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"I’m glad that we’ve won the match."

An English-Korean dictionary says that-clause above is an adverbial clause. However, from the definition for complement by Oxford - “one or more words, phrases, or clauses governed by a verb (or by a nominalization or a predicative adjective) that complete the meaning of the predicate” - I can guess this that-clause might be said as a complement clause. Can both be proper for this case?

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I can see why you would be confused. The Oxford definition is, no doubt, correct; but it is pretty complicated for everyday purposes. Let me explain it the way I do when speaking to American school children.

Whenever you are trying to decide what part of speech a word (or phrase) is, look at what job the word/phrase is doing. Adjectives and adverbs both have a job of modifying other words. Basically, that means that the modifying word/phrase gives the reader/listener more information than the modified word alone would. Adjectives modify nouns; and adverbs modify verbs, adjectives, & other adverbs. (Also, for some reason, it is typically more difficult for students to identify adverbs. That is why I teach them to think about adverbs along with adjectives.)

In English, there are words that complete verbs rather than describe them. In most cases the completing word is a preposition. For example, all of these verbs have different meanings: get, get into, get over, get along, get about, get going, get underway. However, "get" is the only case where the meaning is clear without the second word.

So, going back to your sentence: "I'm glad" would be a complete sentence — a subject and verb. Your reader/listener could find out more about "am" but s/he understands fully what the verb means. The phrase "that we won the game" tells your reader/listener more about "glad" rather than completing the verb "am" so it modifies an adjective and thus is an adverbial phrase.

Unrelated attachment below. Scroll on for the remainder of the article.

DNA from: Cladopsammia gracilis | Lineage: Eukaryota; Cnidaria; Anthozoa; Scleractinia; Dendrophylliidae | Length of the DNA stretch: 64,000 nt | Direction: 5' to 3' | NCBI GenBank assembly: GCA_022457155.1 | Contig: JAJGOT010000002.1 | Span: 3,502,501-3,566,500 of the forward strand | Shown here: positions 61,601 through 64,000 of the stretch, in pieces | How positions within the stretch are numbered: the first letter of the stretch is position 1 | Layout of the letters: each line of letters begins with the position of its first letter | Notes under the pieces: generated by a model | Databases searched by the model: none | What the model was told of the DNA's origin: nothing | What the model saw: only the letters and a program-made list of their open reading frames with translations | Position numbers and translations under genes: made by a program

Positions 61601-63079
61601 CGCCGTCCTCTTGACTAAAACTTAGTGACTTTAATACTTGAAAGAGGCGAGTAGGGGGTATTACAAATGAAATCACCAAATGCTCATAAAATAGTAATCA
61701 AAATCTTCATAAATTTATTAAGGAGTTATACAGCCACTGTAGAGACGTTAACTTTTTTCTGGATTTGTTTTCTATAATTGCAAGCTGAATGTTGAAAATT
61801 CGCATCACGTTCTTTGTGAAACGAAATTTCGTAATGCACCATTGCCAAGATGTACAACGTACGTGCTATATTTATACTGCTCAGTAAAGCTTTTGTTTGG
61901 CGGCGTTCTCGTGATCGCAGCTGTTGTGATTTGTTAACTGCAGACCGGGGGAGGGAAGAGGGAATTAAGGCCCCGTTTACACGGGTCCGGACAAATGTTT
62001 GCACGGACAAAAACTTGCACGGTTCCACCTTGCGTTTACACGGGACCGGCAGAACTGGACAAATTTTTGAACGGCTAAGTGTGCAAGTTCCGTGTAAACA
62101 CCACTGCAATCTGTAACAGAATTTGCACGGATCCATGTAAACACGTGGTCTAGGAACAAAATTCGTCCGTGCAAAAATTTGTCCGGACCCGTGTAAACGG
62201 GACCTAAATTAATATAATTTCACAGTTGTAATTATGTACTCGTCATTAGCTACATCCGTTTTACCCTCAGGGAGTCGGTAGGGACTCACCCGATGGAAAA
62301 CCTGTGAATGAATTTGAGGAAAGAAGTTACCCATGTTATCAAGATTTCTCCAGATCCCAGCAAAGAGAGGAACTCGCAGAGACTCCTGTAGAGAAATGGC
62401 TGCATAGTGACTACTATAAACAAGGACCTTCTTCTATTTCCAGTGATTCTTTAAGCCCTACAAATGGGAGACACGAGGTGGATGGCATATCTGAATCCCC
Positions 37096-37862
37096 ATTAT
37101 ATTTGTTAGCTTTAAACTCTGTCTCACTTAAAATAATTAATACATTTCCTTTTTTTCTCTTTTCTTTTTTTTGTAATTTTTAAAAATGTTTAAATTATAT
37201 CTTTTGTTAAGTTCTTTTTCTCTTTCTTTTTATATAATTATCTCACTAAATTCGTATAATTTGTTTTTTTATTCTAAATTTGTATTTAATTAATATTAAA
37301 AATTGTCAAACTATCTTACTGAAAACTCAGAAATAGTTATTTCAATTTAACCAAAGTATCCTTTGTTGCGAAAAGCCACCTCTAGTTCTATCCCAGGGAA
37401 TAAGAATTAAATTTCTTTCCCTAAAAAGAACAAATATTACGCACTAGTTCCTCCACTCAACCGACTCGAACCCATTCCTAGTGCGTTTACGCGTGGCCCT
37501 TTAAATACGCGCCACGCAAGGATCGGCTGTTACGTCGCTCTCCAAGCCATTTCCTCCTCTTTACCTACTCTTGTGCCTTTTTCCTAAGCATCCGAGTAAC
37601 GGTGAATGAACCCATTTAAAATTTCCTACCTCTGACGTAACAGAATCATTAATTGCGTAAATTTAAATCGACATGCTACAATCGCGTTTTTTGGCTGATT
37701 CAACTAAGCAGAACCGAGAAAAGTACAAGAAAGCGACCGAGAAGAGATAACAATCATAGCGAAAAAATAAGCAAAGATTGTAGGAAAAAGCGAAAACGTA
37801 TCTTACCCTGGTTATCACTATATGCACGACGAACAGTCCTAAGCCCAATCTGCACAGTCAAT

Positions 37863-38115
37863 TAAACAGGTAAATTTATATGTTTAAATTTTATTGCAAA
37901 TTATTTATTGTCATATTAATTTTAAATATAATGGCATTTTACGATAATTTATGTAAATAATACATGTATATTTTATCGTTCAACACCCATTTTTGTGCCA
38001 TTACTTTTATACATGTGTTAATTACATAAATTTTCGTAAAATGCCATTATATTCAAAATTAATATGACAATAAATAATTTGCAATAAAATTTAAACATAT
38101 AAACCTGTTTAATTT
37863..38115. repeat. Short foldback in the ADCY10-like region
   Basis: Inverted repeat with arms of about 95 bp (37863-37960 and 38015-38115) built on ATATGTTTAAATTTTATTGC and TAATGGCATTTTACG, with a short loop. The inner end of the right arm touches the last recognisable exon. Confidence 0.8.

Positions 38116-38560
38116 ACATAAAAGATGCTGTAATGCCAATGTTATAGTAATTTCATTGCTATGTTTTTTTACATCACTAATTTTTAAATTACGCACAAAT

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Having taught myself, I know that simple models are the most easily assimilated - but when they contain fatal flaws, teaching them does students a disservice. An article from the University of Sussex contains: [The] set of eight [word] classes is still taught in those schools which teach any English grammar; it is found in many grammar books of English (and even in one or two textbooks of linguistics); and it is the list used by many dictionaries of English in assigning part-of-speech labels. But it is grossly inadequate. ... –  Edwin Ashworth Apr 9 '13 at 21:58
    
English has at least a dozen parts of speech, and trying to squeeze all these classes into just eight is a serious error.The traditional classification lumps together classes of words which have little or nothing in common and which simply cannot be sensibly forced together. In particular, the traditional classification abuses the category adverb: practically every word which fails to fit sensibly into one of the recognized categories is shoved absurdly into the “adverb” box. As a result, you should be very cautious about accepting ... the label “adverb”. >> Complement clause works here. –  Edwin Ashworth Apr 9 '13 at 22:01
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